Potters wheel

A Single Shard by Linda Sue Park chronicles the inspirational life of an orphan boy in 12th Century Korea.  His life is shaped not by a single person or event; it is a process that involves influences, circumstances, and desires of course – but also many difficult choices.

This boy’s story provides a beautiful glimpse into traditional Korean culture: respect for elders, restraint in relationships, unspoken or indirect meaning. And it raises questions along the way. Will tradition triumph over passion? Will character overcome cast?

It also highlights the beautiful Korean celadon pottery. Once you’ve read the book (or before if you don’t mind spoilers), you can visit Linda Sue Park’s website for more information about her pottery inspiration. All the pieces described in the book actually exist.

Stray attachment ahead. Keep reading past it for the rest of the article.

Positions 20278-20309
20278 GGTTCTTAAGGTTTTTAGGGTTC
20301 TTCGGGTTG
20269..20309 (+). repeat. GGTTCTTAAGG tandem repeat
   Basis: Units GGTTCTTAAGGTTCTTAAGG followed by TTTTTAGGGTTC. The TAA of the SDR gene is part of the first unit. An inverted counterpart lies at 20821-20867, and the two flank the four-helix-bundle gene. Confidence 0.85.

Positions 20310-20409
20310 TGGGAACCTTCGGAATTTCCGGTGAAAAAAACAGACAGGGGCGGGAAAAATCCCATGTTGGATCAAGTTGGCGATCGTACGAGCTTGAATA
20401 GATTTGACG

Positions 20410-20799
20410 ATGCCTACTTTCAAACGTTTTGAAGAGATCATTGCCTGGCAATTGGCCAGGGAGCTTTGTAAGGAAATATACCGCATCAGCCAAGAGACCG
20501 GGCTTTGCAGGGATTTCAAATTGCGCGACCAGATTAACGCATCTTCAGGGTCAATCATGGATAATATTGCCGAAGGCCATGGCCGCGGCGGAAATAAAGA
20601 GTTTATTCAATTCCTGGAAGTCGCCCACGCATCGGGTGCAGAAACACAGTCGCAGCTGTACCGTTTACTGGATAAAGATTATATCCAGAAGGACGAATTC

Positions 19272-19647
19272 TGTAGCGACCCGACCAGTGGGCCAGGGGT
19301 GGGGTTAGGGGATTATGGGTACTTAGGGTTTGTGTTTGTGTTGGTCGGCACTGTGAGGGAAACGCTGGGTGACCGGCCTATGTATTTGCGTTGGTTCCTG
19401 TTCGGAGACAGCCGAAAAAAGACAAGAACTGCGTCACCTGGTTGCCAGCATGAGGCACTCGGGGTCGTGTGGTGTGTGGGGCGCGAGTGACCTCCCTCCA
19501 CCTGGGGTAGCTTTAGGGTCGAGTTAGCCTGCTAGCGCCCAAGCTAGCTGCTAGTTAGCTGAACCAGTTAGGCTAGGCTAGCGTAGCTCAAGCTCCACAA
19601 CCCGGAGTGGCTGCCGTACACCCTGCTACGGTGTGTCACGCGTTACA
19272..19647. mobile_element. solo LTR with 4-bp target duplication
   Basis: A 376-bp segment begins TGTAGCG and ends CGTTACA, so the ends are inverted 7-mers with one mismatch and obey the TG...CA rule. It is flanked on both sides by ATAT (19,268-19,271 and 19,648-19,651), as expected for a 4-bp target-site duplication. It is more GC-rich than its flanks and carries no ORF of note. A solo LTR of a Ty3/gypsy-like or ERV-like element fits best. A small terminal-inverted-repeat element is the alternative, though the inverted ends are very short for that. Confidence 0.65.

In addition, personal responsibility is modeled well, as is hard work, delayed gratification, self-sacrifice, and loyalty.  Throw in the suspenseful elements, rivalry, ethics, and you have a great story mix.

A favorite quote involved the concept of tackling a big task –

One hill, one valley…one day at a time…

This is how a journey is made, a task is accomplished, a life is shaped.



Copyright © Gienah Beaty, bookshelfbriefs.wordpress.com, 2016.  All rights reserved.  (Public Domain image courtesy of pixabay.com)